Saturday, December 6, 2008

Ogletree & Sarat, When Law Fails: Making Sense of Miscarriages of Justice

When Law Fails: Making Sense of Miscarriages of Justice, edited by Charles J. Ogletree, Jr. and Austin Sarat, is now available for pre-order from New York University Press and Amazon.com. (The release date is January 1.) Historical work appears in this interdisciplinary collection, including my essay "The Case of 'Death for A Dollar Ninety-Five': Miscarriages of Justice and Constructions of American Identity," and an essay by Ogletree, "When Law Fails: History, Genius, and Unhealed Wounds After Tulsa's Race Riot."

Here's the book description:

Since 1989, there have been over 200 post-conviction DNA exonerations in the United States. On the surface, the release of innocent people from prison could be seen as a victory for the criminal justice system: the wrong person went to jail, but the mistake was fixed and the accused set free. A closer look at miscarriages of justice, however, reveals that such errors are not aberrations but deeply revealing, common features of our legal system.

The ten original essays in When Law Fails view wrongful convictions not as random mistakes but as organic outcomes of a misshaped larger system that is rife with faulty eyewitness identifications, false confessions, biased juries, and racial discrimination. Distinguished legal thinkers Charles J. Ogletree, Jr., and Austin Sarat have assembled a stellar group of contributors who try to make sense of justice gone wrong and to answer urgent questions. Are miscarriages of justice systemic or symptomatic, or are they mostly idiosyncratic? What are the broader implications of justice gone awry for the ways we think about law? Are there ways of reconceptualizing legal missteps that are particularly useful or illuminating? These instructive essays both address the questions and point the way toward further discussion.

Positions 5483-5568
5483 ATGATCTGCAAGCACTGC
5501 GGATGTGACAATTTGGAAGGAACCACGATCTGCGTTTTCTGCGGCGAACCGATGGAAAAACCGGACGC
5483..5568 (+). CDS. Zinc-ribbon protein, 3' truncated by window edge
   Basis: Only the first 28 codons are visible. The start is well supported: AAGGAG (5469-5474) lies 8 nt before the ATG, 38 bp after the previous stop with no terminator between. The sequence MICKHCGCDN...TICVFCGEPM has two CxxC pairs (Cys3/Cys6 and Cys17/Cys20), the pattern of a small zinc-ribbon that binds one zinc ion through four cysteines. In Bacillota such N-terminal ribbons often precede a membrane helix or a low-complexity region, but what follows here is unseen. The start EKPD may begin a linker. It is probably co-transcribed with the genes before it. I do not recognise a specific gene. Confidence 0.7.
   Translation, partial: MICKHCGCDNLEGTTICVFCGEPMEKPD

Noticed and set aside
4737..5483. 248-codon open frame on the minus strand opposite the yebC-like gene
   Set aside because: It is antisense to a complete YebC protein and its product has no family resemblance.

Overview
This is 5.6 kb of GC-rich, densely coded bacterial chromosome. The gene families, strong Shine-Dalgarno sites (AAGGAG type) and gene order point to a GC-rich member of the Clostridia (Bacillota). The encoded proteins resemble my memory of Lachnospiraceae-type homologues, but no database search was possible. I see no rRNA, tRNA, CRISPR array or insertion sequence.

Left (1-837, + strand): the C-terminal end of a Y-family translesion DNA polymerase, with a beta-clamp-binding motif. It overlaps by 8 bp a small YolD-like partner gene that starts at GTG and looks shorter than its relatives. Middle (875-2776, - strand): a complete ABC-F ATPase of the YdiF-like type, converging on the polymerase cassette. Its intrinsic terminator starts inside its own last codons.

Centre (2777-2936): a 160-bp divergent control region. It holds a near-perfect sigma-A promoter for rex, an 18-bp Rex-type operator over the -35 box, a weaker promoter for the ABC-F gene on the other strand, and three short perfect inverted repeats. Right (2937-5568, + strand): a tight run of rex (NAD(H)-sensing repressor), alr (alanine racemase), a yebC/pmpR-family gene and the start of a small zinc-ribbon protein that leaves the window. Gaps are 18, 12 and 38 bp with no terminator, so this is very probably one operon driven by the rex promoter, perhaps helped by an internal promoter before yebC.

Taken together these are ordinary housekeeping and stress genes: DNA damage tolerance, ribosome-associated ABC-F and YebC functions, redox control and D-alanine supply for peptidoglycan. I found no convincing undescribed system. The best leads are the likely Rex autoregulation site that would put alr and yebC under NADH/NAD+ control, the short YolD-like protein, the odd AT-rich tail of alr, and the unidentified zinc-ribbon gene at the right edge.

When Law Fails reveals the dramatic consequences as well as the daily realities of breakdowns in the laws ability to deliver justice swiftly and fairly, and calls on us to look beyond headline-grabbing exonerations to see how failure is embedded in the legal system itself. Once we are able to recognize miscarriages of justice we will be able to begin to fix our broken legal system.
Contributors: Douglas A. Berman, Markus D. Dubber, Mary L. Dudziak, Patricia Ewick, Daniel Givelber, Linda Ross Meyer, Charles J. Ogletree, Jr., Austin Sarat, Jonathan Simon, and Robert Weisberg.
The table of contents is here. Read an excerpt from Chapter 1 here. Doug Berman recommends it for your holiday shopping on the Sentencing Law and Policy Blog.

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